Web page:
Elmwood School - Samara Yearbook (Ottawa, Ontario Canada)

 - Class of 1978

Page 1 of 152

 

Elmwood School - Samara Yearbook (Ottawa, Ontario Canada) online yearbook collection, 1978 Edition, Cover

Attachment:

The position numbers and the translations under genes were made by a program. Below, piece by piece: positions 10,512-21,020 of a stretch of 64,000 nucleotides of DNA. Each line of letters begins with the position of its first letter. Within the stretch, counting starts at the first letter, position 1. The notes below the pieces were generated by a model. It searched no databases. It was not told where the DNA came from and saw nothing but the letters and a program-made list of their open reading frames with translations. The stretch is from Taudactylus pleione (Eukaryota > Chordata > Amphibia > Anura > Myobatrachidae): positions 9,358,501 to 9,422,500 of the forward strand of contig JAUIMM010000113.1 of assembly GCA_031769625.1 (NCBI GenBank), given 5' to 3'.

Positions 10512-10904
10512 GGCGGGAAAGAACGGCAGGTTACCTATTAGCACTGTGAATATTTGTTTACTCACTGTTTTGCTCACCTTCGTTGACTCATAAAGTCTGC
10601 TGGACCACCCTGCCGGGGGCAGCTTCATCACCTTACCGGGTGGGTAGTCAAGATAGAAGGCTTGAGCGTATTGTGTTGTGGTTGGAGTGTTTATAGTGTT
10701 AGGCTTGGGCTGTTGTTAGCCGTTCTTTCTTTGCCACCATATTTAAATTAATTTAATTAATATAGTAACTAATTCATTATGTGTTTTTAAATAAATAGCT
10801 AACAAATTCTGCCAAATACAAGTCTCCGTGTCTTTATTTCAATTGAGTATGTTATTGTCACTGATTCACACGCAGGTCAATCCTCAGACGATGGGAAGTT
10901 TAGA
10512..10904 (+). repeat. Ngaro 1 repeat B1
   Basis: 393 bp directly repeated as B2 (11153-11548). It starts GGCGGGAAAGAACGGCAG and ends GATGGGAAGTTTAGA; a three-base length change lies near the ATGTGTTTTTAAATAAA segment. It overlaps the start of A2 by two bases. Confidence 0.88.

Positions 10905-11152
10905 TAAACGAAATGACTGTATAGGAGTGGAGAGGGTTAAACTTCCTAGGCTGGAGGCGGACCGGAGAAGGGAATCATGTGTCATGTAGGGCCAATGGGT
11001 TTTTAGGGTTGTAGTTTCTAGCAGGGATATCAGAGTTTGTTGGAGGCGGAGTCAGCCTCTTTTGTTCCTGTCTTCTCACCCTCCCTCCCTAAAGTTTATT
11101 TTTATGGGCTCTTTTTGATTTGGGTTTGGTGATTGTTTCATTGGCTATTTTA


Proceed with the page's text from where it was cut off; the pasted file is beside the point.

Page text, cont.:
Cover



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Text from Pages 1 - 152 of the 1978 volume: